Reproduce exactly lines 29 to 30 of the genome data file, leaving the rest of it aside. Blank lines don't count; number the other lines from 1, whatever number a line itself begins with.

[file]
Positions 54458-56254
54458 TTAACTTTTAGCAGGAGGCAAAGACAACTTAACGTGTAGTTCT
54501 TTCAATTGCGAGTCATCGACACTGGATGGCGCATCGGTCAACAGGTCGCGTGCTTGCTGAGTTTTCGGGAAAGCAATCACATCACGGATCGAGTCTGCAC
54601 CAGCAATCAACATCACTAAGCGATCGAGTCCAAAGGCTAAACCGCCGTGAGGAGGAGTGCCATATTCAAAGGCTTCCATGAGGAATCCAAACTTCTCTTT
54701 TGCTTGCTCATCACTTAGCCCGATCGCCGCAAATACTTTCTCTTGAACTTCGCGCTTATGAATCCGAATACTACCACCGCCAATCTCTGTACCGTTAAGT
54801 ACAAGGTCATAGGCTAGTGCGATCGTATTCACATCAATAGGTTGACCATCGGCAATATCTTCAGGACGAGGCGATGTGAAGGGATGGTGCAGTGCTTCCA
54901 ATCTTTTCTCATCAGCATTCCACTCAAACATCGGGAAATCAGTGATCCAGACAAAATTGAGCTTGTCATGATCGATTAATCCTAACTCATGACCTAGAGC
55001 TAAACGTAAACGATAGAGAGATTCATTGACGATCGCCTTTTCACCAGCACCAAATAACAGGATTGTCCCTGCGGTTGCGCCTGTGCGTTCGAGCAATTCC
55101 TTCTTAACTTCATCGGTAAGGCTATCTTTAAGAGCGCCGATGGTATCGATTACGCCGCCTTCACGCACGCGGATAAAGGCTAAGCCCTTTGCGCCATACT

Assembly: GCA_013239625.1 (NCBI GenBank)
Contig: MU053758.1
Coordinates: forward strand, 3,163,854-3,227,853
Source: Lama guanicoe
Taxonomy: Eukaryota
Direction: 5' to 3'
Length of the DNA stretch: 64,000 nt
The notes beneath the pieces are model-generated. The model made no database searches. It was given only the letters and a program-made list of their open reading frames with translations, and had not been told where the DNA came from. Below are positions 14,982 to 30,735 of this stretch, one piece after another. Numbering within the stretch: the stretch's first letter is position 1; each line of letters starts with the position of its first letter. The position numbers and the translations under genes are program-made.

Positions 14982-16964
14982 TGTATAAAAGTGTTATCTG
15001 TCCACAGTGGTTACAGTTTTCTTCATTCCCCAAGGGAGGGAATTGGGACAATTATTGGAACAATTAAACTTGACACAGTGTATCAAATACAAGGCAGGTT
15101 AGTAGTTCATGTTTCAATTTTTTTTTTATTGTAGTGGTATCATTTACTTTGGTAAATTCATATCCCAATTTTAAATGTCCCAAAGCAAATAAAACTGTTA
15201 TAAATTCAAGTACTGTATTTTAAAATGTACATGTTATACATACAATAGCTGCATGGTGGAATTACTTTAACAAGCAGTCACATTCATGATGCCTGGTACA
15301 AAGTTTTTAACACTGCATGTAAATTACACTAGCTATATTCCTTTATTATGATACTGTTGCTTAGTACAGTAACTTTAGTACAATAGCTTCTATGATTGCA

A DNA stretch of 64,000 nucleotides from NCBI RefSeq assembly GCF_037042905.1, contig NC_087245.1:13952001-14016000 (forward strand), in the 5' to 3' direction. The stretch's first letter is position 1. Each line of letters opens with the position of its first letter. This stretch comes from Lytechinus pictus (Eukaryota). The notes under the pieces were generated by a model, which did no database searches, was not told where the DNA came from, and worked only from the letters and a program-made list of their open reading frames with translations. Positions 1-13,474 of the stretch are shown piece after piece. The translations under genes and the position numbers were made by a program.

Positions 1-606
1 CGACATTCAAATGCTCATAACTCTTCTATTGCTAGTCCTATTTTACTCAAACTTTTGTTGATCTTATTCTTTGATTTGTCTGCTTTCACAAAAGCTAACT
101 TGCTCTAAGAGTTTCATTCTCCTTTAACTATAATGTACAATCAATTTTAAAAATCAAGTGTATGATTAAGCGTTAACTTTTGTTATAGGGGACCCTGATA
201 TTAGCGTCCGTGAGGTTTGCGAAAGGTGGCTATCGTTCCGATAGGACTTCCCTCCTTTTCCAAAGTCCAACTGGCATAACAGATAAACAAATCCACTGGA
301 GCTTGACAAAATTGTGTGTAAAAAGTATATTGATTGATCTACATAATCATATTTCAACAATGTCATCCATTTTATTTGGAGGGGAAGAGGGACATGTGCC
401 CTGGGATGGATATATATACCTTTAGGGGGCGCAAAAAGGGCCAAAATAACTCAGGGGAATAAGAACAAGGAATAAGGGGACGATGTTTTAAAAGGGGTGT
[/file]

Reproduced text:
301 GCTTGACAAAATTGTGTGTAAAAAGTATATTGATTGATCTACATAATCATATTTCAACAATGTCATCCATTTTATTTGGAGGGGAAGAGGGACATGTGCC
401 CTGGGATGGATATATATACCTTTAGGGGGCGCAAAAAGGGCCAAAATAACTCAGGGGAATAAGAACAAGGAATAAGGGGACGATGTTTTAAAAGGGGTGT